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Muslim male privilege is a reality that cannot be denied. It is not as simple as Muslim men enjoying greater space, comfort and accessibility in the mosque; the ramifications extend further. Muslim men dominate the leadership positions in the mosque and in the world of scholarship and can abuse their power to preach sexist interpretations of Islamic law and tradition in order to further control women.
This is going to be controversial.
We are all familiar with the following hackneyed sentiment: “Islam oppresses, enslaves and subjugates women!” Upon hearing such an ignorant generalization, we respond with anger and indignation, and rightfully so because we know our faith and our history. We know that the Prophet Muhammad, peace be upon him, abolished misogynist practices, such as female infanticide. We know that the Prophet’s wife, Khadijah (pbuh) was an independent business woman who initiated a marriage proposal to Muhammad. We know that the Qur’an does not blame Eve for the first sin, but rather makes it clear that Adam and Eve were both in the wrong and then pardoned by Allah. And while many of us dispute over how a woman should express the Islamic teachings of modesty, we agree that the Qur’an mandates women and men to be modest, respectful, and humble towards each other.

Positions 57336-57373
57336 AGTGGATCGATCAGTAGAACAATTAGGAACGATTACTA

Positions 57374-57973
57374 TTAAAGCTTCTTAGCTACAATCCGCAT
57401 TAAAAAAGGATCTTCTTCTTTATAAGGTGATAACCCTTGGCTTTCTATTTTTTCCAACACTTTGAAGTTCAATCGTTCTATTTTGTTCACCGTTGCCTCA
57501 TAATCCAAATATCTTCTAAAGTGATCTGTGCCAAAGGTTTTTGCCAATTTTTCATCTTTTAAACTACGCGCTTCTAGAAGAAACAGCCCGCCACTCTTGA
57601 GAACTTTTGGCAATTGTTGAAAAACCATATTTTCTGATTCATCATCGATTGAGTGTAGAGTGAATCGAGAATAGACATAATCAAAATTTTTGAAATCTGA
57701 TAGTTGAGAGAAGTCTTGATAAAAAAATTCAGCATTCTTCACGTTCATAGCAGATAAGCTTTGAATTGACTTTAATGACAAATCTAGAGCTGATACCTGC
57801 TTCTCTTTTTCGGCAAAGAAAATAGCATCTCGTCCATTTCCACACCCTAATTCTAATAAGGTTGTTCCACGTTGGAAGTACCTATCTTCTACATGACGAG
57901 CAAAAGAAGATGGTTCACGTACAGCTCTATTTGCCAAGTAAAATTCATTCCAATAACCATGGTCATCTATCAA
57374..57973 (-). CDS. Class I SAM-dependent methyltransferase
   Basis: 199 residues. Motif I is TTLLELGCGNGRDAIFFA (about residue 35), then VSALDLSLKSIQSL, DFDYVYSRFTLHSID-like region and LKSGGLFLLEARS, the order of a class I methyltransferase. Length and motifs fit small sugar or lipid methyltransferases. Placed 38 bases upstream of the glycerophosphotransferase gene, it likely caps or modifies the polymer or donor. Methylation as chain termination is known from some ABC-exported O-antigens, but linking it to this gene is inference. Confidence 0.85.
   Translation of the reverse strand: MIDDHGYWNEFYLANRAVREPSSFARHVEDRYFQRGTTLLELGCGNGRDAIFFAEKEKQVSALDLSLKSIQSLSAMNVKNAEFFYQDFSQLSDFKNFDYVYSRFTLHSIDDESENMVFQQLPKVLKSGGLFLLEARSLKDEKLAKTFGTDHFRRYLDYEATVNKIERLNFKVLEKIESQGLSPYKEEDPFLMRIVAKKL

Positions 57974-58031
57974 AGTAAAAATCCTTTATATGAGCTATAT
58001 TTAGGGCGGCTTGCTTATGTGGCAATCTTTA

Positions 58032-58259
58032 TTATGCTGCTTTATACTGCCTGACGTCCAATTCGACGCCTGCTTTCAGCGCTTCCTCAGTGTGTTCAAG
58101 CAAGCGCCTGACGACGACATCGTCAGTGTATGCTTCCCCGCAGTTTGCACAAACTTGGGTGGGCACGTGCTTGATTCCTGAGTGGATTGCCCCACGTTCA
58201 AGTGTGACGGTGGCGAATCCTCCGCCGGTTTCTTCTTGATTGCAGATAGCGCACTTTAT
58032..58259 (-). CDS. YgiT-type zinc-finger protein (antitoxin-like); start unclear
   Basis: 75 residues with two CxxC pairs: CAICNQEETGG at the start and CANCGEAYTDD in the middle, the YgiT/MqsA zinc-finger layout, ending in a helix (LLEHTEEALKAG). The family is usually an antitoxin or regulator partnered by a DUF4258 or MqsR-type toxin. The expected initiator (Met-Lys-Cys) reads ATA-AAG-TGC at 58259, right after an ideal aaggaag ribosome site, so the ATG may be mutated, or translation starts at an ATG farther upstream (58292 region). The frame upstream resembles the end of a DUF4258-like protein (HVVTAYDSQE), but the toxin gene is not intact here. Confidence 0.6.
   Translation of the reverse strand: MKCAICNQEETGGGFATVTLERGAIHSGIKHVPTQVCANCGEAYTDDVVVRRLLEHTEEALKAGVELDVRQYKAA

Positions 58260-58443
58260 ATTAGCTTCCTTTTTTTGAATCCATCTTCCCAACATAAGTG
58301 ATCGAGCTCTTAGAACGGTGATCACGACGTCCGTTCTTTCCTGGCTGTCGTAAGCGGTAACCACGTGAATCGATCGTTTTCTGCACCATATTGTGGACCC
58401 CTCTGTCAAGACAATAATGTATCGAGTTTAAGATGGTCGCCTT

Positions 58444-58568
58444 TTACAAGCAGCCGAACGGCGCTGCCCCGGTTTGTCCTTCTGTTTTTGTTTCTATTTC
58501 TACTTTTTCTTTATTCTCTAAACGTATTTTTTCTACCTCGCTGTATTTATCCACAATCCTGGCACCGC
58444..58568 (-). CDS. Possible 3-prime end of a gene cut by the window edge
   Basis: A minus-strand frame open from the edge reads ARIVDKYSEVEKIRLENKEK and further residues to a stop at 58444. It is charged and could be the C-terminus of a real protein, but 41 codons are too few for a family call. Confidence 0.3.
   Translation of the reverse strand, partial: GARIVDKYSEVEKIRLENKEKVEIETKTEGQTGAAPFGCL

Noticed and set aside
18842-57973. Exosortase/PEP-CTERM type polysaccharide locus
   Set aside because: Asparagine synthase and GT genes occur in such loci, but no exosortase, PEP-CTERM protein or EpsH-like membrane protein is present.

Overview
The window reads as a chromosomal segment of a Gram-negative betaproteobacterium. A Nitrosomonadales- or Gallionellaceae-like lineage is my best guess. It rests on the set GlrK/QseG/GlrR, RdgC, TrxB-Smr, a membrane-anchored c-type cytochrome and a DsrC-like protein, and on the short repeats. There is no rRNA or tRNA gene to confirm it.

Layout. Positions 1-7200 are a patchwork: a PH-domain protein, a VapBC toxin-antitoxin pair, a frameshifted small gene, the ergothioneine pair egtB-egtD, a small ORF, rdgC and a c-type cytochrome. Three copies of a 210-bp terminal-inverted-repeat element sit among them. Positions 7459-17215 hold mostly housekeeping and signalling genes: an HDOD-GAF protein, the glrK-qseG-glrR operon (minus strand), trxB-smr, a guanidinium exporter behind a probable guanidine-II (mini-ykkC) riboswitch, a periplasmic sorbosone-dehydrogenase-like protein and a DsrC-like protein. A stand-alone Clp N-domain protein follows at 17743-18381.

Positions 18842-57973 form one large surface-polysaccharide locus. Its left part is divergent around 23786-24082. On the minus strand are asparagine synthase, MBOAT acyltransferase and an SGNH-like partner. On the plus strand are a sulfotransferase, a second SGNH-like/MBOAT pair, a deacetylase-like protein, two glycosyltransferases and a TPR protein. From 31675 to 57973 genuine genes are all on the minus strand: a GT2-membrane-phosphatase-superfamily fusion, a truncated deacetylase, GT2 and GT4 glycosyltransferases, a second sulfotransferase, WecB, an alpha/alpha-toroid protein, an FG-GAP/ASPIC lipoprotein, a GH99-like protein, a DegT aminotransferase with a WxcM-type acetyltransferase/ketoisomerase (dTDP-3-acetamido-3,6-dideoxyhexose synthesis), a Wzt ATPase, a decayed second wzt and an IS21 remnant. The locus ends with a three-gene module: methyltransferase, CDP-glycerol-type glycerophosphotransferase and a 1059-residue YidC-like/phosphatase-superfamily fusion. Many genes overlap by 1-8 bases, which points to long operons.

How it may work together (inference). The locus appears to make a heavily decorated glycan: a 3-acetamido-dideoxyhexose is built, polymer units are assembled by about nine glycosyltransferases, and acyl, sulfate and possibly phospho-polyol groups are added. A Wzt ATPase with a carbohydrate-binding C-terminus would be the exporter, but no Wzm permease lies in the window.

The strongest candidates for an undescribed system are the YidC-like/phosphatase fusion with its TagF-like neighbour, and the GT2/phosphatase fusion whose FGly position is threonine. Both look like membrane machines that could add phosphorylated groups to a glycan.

We look around our communities and know that the overwhelming majority of Muslim women choose whether or not they want to wear the hijaab (headscarf). We have seen female prime ministers of Muslim nations like Turkey, Indonesia, Pakistan, and Bangladesh. We see our female peers working as athletes, journalists, authors, politicians, actresses, filmmakers, photographers, activists, bloggers, students, and teachers, to name a few professions. With all of this in mind, it seems the Muslim community enjoys gender equality. Unfortunately, when we peer closer, especially at our mosques, we see a contrasting picture.